(An assortment of kidney shaped panned beans)
Colourful and always delicious, these Kingsway Jelly beans make for an eye-catching sweet that is are loved by all ages.
It is generally thought that jelly beans first surfaced in 1861, when Boston confectioner William Schrafft urged people to send his jelly beans to soldiers during the American Civil War. It was not until July 5, 1905, that jelly beans were mentioned in the Chicago Daily News. The advertisement publicised bulk jelly beans sold by volume for nine cents per pound, according to the book The Century in Food: America's Fads and Favorites. Today, most historians contend that jellybeans were first linked with celebrations of Easter in the United States sometime in the 1930s for their egg-like shape. In politics, jelly beans earned fame as Ronald Reagan claimed them as his favorite treat.
National jelly bean day is on April 22.
In the electronics industry, a "jelly bean" component is one which is widely available, used generically in many applications, and has no very unusual characteristics—as though it might be grabbed out of a jar in handfuls when needed, like jelly beans. For example, the 741 might be considered a jelly bean operational amplifier.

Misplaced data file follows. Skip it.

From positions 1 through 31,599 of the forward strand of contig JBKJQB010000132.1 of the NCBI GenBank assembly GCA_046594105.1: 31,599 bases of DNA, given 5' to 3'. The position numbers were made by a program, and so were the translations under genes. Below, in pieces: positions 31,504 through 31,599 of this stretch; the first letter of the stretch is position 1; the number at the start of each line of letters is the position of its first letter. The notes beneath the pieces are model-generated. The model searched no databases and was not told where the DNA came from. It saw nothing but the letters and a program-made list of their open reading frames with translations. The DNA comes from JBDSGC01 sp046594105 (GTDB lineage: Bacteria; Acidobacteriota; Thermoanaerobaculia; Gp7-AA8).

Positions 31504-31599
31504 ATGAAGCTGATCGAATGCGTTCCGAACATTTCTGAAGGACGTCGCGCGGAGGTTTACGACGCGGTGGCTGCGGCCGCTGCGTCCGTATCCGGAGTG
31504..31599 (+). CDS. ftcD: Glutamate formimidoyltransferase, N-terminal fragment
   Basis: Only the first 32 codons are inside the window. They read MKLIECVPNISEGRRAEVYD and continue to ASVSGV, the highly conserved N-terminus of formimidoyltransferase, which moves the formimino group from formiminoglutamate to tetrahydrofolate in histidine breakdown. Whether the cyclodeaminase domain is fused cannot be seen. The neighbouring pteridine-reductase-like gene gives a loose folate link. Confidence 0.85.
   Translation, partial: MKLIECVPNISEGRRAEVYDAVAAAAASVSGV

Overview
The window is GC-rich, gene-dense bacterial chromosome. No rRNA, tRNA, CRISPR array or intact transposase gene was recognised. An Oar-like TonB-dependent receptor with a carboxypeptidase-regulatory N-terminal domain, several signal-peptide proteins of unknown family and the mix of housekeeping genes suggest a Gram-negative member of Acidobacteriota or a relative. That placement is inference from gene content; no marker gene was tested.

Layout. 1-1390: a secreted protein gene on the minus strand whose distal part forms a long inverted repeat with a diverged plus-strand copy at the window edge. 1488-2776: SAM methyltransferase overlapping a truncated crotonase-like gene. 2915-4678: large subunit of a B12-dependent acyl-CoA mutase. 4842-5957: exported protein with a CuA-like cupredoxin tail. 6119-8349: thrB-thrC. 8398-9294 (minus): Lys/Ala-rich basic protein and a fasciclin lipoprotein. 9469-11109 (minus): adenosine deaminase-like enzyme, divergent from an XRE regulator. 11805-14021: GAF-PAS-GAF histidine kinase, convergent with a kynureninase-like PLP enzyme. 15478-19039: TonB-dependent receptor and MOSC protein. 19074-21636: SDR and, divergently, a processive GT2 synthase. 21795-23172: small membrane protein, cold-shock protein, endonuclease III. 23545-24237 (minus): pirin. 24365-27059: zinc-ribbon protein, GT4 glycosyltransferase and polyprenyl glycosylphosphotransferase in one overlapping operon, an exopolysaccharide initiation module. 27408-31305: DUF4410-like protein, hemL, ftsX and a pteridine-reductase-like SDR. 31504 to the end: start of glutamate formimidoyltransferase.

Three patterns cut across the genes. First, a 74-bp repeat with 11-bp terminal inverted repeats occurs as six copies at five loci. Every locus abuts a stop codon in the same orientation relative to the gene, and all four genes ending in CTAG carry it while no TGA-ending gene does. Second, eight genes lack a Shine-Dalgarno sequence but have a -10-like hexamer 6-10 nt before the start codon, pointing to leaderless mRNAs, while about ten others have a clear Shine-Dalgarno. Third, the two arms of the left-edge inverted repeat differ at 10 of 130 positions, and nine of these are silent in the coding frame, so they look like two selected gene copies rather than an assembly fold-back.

In United States slang in the 1910s and early 1920s, a "Jellybean" or "Jelly-Bean" was a young man who dressed stylishly to attract women but had little else to recommend him, similar to the older terms dandy and fop and the slightly later drugstore cowboy. F. Scott Fitzgerald wrote a story about such a character, The Jelly-Bean, in 1920. In William Faulkner's 1929 novel The Sound and the Fury, Jason complained bitterly about his niece Quentin's promiscuity, remarking that even "the town jellybeans" gave her the "go-by".
The song "Jelly Bean (He's a Curbstone Cutie)" was made popular in the 1940s by Phil Harris. It was written by Jimmie Dupre, Sam Rosen, and Joe Verges and published in New Orleans in 1920 by Universal Music Publishers, Inc.
• acid: citric acid; colours: anthocyanins
• vegetable carbon
• mixed carotenes; glazing agents: shellac
• carnauba wax; vegetable oil (palm
• stabiliser: gum arabic ; plant extract: safflower; spirulina
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